Travel

helenas-sign.jpgIf you want to experience authentic native Hawaiian food, as opposed to the fusion of Hawaiian, Portuguese, Chinese and Japanese that is common today, you must eat at Helena's Hawaiian Food. I've been going to Helena's since 1977 and while Helena is sadly gone and the location has changed, the food is exactly the same as it ever was. Absolutely delicious. But don't just take my word for it, Helena's was actually recognized with a James Beard award for outstanding American regional cuisine in 2000.

To say Helena's is an unassuming little place would be an understatement. You eat here, you don't dine. It's the kind of restaurant where they don't clear the tables until customers come in the door. Despite the posters and photographs on the walls, it has zero ambiance with mismatched plastic plates and formica tables. It's all about the food which arrives on small plates that are intended to be shared.

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edenrockGenerally, the time to avoid is the hurricane season that officially runs between 1 June and 30 November. However...

Generally I think avoiding the hurricane season is prudent. But, forget prudence if one has the chance to luxuriate on the beach of St. Jean on St Barths, and dining alfresco at Eden Rock’s Sand Bar – “La belle Vie!” as my friend, Francoise Kirkland would say.

More than likely if someone asks me to describe my favorite meal, my answer would be a lingering joyful alfresco lunch, where the air is luscious and the sun warm. Summer at the Colombe d’Or comes to mind, as does Christmas in St Barths at Eden Rock’s Sand Bar.

So, we rushed the season, and while tropical storm Kate was about to form near the Bahamas, Bill and I were about to have a perfect storm for would-be hedonists: great food, beautiful location, fabulous weather and a lover with which to cherish it all! Heaven.

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witaly115.jpgJill was done.  For three weeks I'd been force feeding her on a take-no-prisoners march through the restaurants of Italy.  I had all but nailed her feet to the floor.  And then four days in Rome – dio mio, Roma!  If you don’t eat well in Rome, you’re an idiot.    

Now she was on strike. “Forgive me, honey, but I have to go light tonight”, she said.  “Just a little grilled fish and a salad.  And no wine.”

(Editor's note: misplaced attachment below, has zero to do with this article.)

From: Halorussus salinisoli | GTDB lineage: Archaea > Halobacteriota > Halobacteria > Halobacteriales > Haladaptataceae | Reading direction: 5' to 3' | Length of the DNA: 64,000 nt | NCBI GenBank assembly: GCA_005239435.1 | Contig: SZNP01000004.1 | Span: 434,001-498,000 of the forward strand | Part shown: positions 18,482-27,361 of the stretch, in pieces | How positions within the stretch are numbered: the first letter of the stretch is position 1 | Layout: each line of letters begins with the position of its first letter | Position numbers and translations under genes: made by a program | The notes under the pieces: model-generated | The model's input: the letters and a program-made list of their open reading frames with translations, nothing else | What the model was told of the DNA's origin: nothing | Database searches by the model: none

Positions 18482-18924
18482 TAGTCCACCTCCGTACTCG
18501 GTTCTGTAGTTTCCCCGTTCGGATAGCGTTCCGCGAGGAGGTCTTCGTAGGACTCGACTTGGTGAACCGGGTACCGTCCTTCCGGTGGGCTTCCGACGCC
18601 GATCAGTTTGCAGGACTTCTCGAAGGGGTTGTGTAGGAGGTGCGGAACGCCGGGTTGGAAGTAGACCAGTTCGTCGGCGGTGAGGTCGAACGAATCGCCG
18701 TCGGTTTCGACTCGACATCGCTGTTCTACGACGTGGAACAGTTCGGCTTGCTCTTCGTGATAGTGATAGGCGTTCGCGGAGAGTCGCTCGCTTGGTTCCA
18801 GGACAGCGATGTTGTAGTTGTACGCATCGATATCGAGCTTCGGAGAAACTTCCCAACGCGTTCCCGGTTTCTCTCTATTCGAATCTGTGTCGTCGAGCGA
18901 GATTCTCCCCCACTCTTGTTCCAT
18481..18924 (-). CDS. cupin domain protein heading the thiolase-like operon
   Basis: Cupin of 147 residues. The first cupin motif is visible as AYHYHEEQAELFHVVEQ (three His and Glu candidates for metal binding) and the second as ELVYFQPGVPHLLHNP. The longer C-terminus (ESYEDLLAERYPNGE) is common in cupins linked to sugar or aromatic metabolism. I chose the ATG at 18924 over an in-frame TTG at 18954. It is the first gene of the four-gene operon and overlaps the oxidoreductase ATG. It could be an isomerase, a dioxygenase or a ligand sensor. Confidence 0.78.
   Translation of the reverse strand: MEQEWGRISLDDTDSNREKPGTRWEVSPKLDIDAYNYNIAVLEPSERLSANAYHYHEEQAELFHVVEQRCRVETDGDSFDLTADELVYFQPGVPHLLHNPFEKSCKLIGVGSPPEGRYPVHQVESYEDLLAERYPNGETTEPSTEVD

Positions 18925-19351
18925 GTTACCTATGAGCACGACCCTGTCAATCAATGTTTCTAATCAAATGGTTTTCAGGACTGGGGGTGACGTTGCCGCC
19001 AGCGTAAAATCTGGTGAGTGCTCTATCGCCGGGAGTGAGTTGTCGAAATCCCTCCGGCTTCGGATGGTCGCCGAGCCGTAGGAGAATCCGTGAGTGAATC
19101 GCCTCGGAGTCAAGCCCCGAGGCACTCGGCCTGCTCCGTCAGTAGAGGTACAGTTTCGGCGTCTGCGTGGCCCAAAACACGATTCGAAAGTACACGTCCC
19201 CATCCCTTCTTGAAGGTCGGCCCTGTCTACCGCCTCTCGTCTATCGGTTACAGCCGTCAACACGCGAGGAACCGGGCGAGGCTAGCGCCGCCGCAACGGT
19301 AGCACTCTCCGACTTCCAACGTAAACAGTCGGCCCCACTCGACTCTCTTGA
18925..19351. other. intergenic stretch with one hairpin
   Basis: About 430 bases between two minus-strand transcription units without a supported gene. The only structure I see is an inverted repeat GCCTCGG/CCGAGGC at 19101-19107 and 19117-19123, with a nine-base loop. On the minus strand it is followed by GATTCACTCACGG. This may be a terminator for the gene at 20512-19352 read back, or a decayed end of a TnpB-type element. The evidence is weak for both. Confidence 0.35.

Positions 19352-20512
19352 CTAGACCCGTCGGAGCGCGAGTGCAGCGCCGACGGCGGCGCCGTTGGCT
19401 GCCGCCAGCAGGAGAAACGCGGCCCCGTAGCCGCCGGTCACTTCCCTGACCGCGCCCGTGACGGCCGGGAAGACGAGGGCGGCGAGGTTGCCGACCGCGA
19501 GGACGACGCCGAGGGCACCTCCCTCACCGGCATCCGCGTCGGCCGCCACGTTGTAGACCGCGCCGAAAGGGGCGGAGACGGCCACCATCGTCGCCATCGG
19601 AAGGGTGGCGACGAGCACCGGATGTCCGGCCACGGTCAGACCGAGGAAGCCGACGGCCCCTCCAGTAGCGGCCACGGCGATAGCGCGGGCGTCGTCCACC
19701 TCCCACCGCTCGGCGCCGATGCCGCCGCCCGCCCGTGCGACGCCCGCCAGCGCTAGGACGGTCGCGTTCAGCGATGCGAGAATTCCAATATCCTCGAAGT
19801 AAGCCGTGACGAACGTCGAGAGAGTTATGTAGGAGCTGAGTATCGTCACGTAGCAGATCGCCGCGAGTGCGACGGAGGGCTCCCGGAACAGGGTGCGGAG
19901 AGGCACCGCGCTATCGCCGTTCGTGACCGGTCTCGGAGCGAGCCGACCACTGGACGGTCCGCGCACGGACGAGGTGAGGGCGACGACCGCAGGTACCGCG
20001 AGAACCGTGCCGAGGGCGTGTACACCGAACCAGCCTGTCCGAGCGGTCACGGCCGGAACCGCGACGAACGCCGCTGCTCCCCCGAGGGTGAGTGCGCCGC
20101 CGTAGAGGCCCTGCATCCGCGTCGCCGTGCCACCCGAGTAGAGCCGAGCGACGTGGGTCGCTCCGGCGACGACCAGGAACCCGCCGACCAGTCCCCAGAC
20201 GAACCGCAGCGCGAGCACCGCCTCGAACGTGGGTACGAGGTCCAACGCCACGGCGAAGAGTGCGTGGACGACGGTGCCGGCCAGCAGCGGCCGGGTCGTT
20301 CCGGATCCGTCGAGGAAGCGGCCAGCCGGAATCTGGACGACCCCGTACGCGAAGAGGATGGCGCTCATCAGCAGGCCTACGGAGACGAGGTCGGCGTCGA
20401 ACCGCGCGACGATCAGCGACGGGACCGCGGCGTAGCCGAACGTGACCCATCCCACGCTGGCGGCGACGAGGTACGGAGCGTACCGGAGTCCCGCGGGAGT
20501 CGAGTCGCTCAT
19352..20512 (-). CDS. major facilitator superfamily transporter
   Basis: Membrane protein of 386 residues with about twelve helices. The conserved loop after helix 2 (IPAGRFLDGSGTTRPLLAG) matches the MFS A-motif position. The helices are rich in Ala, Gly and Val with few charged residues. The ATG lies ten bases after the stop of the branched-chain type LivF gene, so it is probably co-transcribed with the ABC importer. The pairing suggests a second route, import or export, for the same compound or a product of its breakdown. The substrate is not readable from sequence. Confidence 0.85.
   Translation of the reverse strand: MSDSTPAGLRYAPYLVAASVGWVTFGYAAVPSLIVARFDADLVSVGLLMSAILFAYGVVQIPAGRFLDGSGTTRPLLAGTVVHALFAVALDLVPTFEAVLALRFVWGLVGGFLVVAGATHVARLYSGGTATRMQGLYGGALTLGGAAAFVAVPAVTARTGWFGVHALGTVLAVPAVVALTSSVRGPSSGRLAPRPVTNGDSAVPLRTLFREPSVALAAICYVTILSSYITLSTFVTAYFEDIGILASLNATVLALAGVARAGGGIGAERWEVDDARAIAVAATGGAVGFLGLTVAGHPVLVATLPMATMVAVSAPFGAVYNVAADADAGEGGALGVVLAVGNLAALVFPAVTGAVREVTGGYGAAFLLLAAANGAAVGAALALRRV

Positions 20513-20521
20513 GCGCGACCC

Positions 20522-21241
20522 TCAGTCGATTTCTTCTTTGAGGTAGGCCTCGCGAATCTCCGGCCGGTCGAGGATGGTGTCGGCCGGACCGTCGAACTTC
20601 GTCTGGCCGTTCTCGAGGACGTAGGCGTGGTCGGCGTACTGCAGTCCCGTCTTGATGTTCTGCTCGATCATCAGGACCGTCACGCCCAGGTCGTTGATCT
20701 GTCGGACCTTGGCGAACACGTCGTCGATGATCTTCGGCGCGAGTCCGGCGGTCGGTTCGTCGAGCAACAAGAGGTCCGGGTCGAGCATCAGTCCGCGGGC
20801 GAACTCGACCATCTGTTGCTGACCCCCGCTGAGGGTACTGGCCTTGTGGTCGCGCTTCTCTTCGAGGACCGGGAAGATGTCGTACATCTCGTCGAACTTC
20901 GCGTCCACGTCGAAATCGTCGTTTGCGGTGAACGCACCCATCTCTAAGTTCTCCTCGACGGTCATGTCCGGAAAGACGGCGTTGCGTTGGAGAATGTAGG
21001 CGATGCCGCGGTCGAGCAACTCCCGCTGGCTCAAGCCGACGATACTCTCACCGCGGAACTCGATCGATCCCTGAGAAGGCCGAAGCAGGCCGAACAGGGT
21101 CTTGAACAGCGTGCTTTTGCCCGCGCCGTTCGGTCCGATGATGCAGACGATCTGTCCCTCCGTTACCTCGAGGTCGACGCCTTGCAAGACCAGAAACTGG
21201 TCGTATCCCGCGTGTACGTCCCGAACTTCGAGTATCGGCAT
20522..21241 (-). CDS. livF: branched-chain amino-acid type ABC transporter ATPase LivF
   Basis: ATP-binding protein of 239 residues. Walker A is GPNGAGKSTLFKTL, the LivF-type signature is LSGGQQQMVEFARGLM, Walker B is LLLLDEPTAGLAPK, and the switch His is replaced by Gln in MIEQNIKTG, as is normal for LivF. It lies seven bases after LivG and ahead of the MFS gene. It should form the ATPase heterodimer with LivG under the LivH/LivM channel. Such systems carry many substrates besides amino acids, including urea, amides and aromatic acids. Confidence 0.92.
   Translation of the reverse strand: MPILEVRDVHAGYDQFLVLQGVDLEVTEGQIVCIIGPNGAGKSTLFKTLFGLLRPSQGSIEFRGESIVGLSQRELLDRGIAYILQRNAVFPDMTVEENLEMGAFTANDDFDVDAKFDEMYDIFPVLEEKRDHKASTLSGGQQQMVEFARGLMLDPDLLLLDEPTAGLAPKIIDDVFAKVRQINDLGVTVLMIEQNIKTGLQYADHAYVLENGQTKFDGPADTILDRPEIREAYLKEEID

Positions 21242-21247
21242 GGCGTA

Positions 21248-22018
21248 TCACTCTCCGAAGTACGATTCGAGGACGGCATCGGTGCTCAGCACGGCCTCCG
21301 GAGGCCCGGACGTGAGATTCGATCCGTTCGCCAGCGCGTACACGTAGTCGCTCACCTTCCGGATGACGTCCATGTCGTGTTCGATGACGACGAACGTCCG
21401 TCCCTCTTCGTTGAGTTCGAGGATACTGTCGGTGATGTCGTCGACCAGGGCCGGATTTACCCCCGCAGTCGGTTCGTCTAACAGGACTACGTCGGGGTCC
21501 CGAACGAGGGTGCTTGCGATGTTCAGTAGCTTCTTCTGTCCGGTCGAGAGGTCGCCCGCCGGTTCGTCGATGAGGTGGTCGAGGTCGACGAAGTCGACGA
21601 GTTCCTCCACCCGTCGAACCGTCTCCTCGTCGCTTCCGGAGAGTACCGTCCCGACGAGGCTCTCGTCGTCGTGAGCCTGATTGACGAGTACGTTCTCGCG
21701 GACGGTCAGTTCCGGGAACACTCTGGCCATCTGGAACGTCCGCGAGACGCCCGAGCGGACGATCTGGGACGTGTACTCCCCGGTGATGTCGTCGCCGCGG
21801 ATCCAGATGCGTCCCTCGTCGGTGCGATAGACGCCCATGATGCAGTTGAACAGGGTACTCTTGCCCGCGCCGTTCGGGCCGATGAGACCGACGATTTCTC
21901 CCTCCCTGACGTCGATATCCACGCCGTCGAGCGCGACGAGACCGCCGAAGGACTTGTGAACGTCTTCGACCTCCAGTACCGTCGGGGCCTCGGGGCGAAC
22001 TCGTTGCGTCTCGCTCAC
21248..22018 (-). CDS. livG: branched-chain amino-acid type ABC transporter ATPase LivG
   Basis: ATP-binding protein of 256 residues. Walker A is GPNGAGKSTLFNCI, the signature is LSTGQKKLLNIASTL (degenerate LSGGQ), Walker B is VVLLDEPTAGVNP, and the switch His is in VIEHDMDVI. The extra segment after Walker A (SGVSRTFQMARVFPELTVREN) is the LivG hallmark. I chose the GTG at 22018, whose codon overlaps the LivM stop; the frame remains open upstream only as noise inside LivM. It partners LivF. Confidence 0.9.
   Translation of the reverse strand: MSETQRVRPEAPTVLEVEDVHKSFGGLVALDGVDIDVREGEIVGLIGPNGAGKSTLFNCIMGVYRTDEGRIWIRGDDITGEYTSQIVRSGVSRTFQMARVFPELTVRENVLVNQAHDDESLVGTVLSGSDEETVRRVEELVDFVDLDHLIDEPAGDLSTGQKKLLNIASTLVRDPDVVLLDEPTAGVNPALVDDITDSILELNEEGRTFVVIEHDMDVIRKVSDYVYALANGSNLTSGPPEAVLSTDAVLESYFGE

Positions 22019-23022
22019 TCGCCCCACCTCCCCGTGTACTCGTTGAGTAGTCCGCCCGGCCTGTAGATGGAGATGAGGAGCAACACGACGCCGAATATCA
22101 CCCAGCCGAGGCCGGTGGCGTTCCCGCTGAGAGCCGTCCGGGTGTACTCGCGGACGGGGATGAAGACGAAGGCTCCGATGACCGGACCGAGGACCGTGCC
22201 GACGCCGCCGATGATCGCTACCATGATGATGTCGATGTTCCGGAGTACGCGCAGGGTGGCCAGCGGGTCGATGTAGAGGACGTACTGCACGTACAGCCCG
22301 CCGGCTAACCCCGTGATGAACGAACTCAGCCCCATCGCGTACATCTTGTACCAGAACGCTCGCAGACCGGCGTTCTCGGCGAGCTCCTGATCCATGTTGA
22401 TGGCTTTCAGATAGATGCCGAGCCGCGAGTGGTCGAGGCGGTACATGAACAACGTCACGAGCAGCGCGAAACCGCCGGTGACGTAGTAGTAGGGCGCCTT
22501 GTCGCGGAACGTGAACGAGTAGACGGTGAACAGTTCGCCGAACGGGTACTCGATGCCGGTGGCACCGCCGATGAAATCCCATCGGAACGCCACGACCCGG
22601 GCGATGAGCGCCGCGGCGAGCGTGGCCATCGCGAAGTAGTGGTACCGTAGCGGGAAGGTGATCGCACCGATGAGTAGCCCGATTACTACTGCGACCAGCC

This last was underlined as if to indicate it should have some special meaning for me.    

“Just eat what you want, baby” I said, moving right past it.  My focus was on the menu, planning my point of attack.    

We were in Ristorante Lorenzo in the stylish seaside resort of Forte Dei Marmi, just down from Pietresanta on the Tuscan coast.  Versilia is the beautiful name Italians give to this region.   Lorenzo is not only the best restaurant in town but one of the most stylish, most satisfying in all of Italy.

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santefe.jpg A trip to Santa Fe is at once exhilarating and embarrassing.  You say to yourself, “how can I be so corny and fall in love with the food, the shopping, the art, and the physical beauty all over again?”. And yet, you do, embracing it all as you roll your eyes at your own enthusiasm.  The food, of course, is of superior class with an emphasis on how we want to eat today: local and seasonal.  And each Santa Fe friend has their own passionate reason why their favorite restaurant has the best green chili.  But there is more to the palette of Santa Fe food than traditional Northern New Mexico cuisine, as good as that is.  Here are a half dozen of my personal favorites.  One of the great things about them all is their unique points of view on feeding you. Unique, like Santa Fe itself. 

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On my first day in Paris, on our first tour around the Jardins Luxembourg, a charming Persian woman with bouncy curls and smiling eyes stopped me and my entourage of children and a dog for a chat. "The French drive me crazy," she pronounced. "But living in Paris will mean two things for you. You will become both more refined, and more humble." And so the adventure begins...

frenchcheese.jpgIt turns out that there is heaven on earth.  And it lives in an inauspicious plastic saucer, covered in cling wrap.

This week’s cheese was a seemingly unassuming Saint Félicien.   This little number is made in the Dauphiné region of France, and it is soft and extra creamy.   We took our first bite over lunch with the girls, and at Twiggy Sanders’ suggestion, I was armed with a fresh baguette.   

The cheese starts out relatively contained, but by the third bite, the fresh cream had runneth over into the container.  We started to eagerly mop it up with pieces of bread, and within about ten minutes flat, the entire saucer had been wiped clean.

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